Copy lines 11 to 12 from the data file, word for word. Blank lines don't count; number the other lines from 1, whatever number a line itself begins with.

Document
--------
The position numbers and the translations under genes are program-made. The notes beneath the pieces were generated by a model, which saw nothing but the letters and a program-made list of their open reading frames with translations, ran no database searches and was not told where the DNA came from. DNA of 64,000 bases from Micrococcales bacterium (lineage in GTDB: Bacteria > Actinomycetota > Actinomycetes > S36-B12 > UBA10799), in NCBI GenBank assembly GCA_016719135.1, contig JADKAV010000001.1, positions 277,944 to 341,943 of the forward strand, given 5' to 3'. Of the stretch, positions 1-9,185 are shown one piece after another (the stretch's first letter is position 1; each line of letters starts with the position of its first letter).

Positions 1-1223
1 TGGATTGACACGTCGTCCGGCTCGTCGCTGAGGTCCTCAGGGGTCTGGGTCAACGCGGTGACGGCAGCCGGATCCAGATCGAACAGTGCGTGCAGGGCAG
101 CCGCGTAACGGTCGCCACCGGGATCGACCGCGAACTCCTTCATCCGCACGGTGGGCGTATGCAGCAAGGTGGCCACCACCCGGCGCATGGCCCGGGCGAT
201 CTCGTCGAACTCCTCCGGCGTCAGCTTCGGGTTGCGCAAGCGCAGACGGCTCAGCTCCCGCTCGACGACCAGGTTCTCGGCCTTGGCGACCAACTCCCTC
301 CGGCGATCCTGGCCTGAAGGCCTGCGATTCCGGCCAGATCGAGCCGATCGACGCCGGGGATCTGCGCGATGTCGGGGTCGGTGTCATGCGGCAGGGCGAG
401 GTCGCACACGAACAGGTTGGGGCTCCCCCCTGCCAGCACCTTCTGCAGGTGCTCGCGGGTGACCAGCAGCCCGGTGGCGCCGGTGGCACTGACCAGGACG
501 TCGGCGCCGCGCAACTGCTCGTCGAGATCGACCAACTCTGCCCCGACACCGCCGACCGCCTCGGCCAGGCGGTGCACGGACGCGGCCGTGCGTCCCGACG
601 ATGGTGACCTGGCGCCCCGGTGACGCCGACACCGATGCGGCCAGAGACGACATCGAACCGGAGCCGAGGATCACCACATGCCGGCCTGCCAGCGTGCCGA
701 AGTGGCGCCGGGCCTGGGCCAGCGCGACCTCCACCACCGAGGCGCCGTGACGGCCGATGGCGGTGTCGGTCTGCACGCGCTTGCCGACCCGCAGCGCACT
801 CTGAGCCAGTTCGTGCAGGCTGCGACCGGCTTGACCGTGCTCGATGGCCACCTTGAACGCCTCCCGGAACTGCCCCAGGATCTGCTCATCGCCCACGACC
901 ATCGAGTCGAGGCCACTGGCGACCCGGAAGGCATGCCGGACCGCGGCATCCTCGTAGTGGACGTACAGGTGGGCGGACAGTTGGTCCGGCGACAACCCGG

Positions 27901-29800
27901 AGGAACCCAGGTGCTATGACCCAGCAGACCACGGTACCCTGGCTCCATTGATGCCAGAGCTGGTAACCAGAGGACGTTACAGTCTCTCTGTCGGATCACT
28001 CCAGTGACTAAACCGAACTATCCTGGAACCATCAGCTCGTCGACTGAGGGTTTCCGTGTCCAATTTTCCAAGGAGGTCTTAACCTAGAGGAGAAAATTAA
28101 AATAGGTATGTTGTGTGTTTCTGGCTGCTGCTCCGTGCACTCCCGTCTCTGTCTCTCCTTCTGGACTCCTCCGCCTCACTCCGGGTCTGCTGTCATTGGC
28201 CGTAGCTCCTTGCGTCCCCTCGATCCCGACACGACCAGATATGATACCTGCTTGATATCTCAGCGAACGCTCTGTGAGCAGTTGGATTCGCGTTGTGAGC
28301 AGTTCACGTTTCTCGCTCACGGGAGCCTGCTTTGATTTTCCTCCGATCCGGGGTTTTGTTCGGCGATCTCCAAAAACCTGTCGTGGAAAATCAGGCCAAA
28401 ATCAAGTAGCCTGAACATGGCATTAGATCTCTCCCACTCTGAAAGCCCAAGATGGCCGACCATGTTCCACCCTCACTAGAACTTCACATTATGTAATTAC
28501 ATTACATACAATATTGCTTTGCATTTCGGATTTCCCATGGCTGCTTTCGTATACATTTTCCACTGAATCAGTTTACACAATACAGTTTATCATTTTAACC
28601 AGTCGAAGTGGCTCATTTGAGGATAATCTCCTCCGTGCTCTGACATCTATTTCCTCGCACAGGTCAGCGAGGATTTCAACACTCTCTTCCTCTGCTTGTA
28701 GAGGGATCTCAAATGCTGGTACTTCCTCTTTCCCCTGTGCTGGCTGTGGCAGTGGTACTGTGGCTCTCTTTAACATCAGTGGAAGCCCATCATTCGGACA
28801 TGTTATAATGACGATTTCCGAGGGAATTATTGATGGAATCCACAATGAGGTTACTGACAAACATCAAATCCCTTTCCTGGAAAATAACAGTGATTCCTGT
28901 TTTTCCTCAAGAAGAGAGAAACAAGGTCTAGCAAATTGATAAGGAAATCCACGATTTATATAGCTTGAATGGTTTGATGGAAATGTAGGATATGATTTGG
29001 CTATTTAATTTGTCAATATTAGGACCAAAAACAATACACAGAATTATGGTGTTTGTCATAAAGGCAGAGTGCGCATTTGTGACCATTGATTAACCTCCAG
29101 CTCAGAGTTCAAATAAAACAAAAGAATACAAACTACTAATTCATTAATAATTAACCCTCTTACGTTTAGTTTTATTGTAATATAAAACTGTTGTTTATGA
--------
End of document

801 CTGAGCCAGTTCGTGCAGGCTGCGACCGGCTTGACCGTGCTCGATGGCCACCTTGAACGCCTCCCGGAACTGCCCCAGGATCTGCTCATCGCCCACGACC
901 ATCGAGTCGAGGCCACTGGCGACCCGGAAGGCATGCCGGACCGCGGCATCCTCGTAGTGGACGTACAGGTGGGCGGACAGTTGGTCCGGCGACAACCCGG